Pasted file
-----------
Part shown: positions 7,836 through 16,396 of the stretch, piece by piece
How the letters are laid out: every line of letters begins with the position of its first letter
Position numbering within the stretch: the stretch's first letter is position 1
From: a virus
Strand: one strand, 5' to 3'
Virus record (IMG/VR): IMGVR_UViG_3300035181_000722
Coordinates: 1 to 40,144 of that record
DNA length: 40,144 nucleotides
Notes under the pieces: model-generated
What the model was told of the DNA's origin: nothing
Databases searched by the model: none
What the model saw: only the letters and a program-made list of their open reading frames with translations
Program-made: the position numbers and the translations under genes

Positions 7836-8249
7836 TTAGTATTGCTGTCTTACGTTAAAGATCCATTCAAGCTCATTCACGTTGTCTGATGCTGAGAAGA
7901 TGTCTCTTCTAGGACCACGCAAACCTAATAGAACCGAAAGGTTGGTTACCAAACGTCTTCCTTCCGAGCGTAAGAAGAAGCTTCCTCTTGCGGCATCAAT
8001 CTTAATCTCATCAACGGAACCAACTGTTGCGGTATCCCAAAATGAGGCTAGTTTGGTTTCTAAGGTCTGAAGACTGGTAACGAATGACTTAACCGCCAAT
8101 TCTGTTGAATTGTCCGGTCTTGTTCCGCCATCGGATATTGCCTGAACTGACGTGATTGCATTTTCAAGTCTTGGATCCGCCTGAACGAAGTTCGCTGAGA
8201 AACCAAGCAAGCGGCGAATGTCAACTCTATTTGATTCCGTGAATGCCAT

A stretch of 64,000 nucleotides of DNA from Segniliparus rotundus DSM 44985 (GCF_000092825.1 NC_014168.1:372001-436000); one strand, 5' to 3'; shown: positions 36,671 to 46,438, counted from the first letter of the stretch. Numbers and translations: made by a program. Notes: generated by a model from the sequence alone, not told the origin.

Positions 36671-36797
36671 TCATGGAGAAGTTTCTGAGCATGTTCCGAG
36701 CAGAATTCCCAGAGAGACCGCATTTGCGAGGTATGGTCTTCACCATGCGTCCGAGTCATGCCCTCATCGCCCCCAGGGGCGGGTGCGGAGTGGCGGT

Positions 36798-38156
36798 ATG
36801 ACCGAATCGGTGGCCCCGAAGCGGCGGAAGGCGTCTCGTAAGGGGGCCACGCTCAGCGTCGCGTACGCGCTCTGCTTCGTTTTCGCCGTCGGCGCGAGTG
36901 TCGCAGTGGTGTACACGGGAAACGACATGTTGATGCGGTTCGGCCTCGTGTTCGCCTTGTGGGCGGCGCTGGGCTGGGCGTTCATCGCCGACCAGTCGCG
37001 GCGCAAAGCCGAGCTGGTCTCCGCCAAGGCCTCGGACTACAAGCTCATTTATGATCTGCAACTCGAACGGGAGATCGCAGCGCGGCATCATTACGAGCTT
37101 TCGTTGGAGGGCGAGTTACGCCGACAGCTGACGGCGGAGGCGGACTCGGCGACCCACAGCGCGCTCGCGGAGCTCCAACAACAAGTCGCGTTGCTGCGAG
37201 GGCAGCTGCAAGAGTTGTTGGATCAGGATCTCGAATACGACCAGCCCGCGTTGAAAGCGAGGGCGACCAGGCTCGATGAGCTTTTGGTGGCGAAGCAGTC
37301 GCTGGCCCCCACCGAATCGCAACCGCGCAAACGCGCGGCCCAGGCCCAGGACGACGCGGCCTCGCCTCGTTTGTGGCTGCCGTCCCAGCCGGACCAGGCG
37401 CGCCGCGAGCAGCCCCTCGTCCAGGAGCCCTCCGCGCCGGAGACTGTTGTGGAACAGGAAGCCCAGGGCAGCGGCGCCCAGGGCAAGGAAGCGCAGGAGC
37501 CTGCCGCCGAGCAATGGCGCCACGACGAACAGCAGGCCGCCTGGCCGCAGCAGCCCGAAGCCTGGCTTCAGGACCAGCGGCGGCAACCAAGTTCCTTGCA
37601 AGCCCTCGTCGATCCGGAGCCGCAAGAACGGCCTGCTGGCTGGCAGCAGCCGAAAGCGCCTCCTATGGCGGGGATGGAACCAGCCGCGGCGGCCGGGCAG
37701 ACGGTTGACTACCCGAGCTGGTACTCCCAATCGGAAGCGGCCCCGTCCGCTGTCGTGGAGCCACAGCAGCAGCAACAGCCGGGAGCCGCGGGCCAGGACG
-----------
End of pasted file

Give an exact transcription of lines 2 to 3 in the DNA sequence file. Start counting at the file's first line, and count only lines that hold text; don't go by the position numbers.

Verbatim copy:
How the letters are laid out: every line of letters begins with the position of its first letter
Position numbering within the stretch: the stretch's first letter is position 1